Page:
Uncertainty and Rehabilitation by David Atkins

Uncertainty and rehabilitation
by David Atkins ("thereisnospoon")

While there is much to complain of in recent months from the Obama Administration, there have been some good progressive moves in recent days from the White House. First the Department of Justice blocked the T-Mobile / AT&T merger, at least temporarily. And now federal regulators are suing the big banks over mortgage bundling fraud:

A bruising legal fight pitting the country’s most powerful banks against the full force of the United States government began Friday, as federal regulators filed suits against 17 financial institutions that sold the mortgage giants Fannie Mae and Freddie Mac nearly $200 billion in mortgage-backed securities that later soured.

The suits are the latest legal salvo fired at the banks accusing them of misdeeds during the housing boom. Investors fled financial shares Friday amid growing concern that the litigation could last for years and undermine earnings and balance sheets in the process.

The complaints were filed just as the stock market closed Friday afternoon, but with word leaking out of the impending legal action during the trading session, shares of Bank of America fell more than 8.3 percent, while JPMorgan Chase dropped 4.6 percent and Goldman fell 4.5 percent.

The quote from the designated defender of the banking industry is priceless:

“The suits only add to the uncertainty that dogs the industry,” said Mike Mayo, an analyst with Crédit Agricole. “Banks should pay for what they did wrong, but at the same time they shouldn’t be treated as a big piñata that has the effect of delaying the housing recovery. If banks have to pay for loans they made five years ago, are they going to make new ones?”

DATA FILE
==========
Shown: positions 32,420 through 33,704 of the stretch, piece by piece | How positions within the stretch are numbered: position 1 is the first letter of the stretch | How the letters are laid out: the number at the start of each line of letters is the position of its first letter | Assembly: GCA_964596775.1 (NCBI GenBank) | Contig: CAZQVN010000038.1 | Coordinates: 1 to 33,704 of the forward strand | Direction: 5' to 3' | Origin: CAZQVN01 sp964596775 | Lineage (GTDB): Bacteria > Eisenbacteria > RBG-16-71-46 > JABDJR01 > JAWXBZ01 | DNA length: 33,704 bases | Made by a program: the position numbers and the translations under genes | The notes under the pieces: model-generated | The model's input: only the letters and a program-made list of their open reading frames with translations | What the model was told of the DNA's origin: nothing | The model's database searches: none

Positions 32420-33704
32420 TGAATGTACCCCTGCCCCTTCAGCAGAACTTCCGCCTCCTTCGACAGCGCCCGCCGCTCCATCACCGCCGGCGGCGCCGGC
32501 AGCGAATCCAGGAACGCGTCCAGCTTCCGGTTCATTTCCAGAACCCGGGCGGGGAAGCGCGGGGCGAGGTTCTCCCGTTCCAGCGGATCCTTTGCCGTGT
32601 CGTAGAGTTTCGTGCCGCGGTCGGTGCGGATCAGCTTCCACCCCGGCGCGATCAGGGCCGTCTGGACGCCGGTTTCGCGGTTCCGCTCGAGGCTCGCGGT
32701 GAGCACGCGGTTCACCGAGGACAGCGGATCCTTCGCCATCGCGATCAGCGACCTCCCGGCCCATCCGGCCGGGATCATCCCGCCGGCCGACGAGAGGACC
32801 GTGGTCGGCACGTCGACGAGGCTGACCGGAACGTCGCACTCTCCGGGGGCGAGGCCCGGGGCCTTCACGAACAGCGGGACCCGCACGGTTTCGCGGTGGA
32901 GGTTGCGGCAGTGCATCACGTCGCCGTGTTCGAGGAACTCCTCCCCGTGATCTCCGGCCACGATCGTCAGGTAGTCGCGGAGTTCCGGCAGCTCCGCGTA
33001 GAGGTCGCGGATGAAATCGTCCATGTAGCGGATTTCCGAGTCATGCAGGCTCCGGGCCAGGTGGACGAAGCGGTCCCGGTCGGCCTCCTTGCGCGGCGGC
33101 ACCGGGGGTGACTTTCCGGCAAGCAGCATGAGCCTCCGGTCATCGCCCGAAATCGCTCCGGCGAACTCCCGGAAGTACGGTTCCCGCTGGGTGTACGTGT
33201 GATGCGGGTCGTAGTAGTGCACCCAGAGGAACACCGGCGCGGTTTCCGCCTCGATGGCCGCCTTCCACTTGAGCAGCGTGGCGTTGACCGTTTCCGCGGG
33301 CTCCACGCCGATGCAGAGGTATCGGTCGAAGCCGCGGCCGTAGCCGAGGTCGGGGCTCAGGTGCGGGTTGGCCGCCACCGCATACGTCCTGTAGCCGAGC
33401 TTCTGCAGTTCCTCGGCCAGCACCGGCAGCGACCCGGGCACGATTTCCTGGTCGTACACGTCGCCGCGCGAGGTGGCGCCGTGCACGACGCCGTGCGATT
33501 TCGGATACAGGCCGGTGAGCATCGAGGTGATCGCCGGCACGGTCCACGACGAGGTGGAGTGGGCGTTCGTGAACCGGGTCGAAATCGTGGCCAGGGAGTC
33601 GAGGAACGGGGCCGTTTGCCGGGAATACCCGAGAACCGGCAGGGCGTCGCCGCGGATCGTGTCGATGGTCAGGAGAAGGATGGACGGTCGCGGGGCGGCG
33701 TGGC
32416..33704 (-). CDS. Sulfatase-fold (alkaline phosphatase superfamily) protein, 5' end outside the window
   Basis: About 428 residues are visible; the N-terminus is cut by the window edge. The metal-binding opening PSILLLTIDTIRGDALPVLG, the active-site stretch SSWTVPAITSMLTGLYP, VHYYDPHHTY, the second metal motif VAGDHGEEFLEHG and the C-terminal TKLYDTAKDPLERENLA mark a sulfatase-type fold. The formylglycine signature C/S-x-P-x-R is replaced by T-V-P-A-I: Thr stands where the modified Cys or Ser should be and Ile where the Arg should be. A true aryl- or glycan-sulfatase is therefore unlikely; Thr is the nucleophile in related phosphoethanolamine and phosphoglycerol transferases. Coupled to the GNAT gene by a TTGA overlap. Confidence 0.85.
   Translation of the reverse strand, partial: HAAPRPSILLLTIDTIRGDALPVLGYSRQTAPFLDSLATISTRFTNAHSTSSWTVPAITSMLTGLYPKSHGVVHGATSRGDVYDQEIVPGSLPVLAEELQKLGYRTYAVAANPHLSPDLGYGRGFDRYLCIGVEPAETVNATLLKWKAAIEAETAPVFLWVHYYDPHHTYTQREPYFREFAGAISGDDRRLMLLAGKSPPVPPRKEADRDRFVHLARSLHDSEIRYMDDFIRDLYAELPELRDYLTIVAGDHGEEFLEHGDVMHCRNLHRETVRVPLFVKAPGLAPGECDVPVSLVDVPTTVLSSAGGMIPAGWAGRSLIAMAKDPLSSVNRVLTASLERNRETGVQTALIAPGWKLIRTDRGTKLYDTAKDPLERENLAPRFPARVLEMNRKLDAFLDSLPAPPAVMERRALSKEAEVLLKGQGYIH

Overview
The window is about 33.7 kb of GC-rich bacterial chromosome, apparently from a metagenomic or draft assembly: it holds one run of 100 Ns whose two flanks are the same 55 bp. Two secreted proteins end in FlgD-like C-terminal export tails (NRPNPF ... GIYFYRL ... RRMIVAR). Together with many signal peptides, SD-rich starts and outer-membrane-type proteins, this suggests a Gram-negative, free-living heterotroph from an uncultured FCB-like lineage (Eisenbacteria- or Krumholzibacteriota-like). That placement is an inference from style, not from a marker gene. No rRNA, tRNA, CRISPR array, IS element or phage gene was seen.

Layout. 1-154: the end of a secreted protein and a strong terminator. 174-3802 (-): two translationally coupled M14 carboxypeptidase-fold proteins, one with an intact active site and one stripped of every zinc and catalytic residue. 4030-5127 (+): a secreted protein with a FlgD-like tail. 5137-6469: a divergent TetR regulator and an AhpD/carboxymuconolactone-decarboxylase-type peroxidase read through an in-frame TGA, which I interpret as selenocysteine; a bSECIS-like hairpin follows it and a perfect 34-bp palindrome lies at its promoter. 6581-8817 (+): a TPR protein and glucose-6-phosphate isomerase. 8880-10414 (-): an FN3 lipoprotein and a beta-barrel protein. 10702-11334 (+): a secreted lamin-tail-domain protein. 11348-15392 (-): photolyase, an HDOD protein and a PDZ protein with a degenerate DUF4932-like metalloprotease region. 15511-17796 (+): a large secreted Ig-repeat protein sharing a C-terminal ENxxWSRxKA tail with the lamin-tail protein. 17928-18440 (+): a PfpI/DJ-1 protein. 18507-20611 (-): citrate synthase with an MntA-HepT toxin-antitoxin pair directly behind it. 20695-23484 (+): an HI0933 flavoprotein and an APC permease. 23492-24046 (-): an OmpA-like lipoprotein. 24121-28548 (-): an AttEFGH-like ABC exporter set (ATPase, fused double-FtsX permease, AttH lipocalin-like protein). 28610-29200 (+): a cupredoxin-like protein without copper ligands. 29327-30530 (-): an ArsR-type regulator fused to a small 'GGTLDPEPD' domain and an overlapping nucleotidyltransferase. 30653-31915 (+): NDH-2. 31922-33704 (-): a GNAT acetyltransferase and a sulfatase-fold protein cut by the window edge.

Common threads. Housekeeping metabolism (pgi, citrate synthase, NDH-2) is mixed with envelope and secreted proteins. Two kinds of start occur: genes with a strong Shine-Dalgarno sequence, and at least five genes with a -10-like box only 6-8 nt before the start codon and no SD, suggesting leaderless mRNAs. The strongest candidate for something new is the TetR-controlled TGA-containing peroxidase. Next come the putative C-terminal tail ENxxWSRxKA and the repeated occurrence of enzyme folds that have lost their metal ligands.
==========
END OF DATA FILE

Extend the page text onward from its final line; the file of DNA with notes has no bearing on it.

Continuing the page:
On a similar note, it's horrible how we create uncertainty for accused murderers and child molesters by putting them on trial and treating them like some big pinata. How are they ever supposed to walk the path toward rehabilitation and become productive members of society again?

Of course, it's unfair to compare child molesters and murderers to Goldman Sachs. Not even the most prolific serial killers have managed to do as much widespread damage as Goldman Sachs and crew have managed. Also, as individuals theoretically capable of conscience and transformation, murderers have at least the potential for actual rehabilitation, while Goldman Sachs is accountable only to its corporate charter. So it's really not a fair comparison at all.